“The one area where she did do well in, and we give her credit for, is the Medicaid expansion. That had an immediate and dramatic impact on some of the health stats for our children,” Jimenez said. That action cut the child uninsurance rate in half, from 10% down to 5%, with New Mexico zooming past 12 states in that area.
Lawmakers pushed a slew of bills through during the 2019 Legislative session addressing education inequities, and the governor signed many of them. But those efforts will take a while to be felt on the ground, experts say. This is the second year in a row, and the third time overall, that New Mexico ranked 50th in the nation in an overall score based on individual rankings in four categories.
“It’s disappointing, but not terribly surprising to see New Mexico ranked at the bottom again, given the last 10 years,” said James Jimenez, executive director of New Mexico Voices for Children, which runs the state’s Kids Count program. “It is going to take sustained investment to undo the damage from a decade of underfunding all of our child-serving programs and services like health care, child care and K-12 education.”
The Kids Count report found that 18% of the nation’s children live in poverty, down from the Great Recession. But the same advances weren’t seen in the Southwest, where many children are Native Americans, Latinos and immigrants who have long faced disadvantages. “The nation’s racial inequities remain deep, systemic and stubbornly persistent,” said the annual Kids Count report from the Annie E. Casey Foundation.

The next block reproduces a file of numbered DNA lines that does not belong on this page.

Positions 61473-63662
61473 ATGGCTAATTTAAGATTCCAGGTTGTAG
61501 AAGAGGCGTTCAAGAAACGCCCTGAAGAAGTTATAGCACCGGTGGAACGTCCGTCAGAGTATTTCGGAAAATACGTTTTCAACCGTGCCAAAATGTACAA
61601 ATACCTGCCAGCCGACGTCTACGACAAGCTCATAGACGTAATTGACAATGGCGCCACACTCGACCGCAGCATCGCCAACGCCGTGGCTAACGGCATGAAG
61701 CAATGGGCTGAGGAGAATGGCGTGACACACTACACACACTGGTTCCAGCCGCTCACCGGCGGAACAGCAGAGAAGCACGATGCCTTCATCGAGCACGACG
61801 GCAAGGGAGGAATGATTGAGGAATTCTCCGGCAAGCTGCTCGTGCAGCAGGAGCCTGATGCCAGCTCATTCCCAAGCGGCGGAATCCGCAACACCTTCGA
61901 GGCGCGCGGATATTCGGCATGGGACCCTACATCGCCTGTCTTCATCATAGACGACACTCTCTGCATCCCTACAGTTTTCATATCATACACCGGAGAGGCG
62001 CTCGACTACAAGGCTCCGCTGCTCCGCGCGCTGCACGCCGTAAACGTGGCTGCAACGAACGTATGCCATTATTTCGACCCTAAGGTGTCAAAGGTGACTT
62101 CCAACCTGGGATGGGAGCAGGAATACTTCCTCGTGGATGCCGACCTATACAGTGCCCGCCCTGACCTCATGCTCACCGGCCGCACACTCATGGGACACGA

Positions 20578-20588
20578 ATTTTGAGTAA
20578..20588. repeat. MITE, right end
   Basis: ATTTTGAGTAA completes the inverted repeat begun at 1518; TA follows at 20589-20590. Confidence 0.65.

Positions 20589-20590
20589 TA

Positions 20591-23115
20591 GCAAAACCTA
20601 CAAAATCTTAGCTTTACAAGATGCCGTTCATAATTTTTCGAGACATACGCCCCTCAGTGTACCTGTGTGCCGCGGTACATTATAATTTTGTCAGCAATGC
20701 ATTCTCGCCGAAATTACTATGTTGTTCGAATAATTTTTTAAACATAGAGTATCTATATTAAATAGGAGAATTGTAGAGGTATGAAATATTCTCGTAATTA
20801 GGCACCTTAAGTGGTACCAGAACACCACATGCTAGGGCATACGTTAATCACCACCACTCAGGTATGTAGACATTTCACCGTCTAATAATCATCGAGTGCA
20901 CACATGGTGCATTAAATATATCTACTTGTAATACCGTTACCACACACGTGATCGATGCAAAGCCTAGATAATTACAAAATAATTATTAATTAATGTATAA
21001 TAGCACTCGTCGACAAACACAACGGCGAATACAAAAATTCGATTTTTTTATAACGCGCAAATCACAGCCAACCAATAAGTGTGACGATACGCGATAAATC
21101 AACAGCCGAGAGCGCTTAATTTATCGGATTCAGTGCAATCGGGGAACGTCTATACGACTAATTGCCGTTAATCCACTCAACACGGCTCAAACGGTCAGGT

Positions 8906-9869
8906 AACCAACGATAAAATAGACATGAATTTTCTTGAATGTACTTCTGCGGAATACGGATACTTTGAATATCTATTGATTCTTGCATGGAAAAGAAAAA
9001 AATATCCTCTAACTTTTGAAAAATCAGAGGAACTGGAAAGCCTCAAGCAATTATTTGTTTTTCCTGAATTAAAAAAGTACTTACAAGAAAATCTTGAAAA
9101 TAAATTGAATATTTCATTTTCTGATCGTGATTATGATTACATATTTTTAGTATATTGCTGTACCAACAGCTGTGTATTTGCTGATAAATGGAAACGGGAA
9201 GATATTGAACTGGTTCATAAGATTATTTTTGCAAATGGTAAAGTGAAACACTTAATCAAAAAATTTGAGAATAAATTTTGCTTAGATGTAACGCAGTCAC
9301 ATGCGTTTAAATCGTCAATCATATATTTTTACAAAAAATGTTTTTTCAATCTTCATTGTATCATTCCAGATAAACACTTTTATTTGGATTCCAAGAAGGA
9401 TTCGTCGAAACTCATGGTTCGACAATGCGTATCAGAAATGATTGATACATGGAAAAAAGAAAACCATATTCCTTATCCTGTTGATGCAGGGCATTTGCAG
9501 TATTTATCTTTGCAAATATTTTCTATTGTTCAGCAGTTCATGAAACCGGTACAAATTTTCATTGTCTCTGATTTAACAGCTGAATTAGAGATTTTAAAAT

Those at New Mexico Voices for Children, an advocacy group that runs the state’s KIDS COUNT program, also praised legislation to increase the state’s Working Families Tax Credit, which they said benefits more than 200,000 children every year. It is not surprising that the data from 2017 reflected in this year’s report would be so poor. That was the tail end of an eight-year term by Gov. Martinez filled with budget deficits and constant fights over education reform.
Amber Wallin, deputy director of New Mexico Voices for Children, says it will take sustained investment to undo the damage from a decade of under-funding of programs that serve families."We're seeing big disparities for our children of color,” she states. “And this is really problematic, especially in New Mexico, because 75% of our kids are children of color. But we also think we've made a lot of progress this legislative session in trying to create some opportunities for our kids."
“Laws exist in the U.S. for people to take action when they feel that the government is failing to protect human health and resources,” says Douglas Meiklejohn, New Mexico Environmental Law Center Executive Director.
He adds that jobs designed to capture wasted methane also would enhance the state's economy. "We've seen, for example, in states like Colorado that have enacted commonsense methane-capture regulations, that the industry can adapt and it can be part of growing the economy," he points out.
Sharon Kayne, spokeswoman for New Mexico Voices for Children, said 27% of kids in our state live in poverty, ranking us 49th on this list, tied with Mississippi, according to data from the U.S. Census Bureau and compiled by the Annie E. Casey Foundation. Only Louisiana fares worse, ranked in 50th place with 28% of kids living in poverty.
When you filed your tax return this year, you may have noticed some changes. Maybe you got a smaller refund than usual or you owed more in state taxes. So what happened to the big fairness measures that the state Legislature just passed?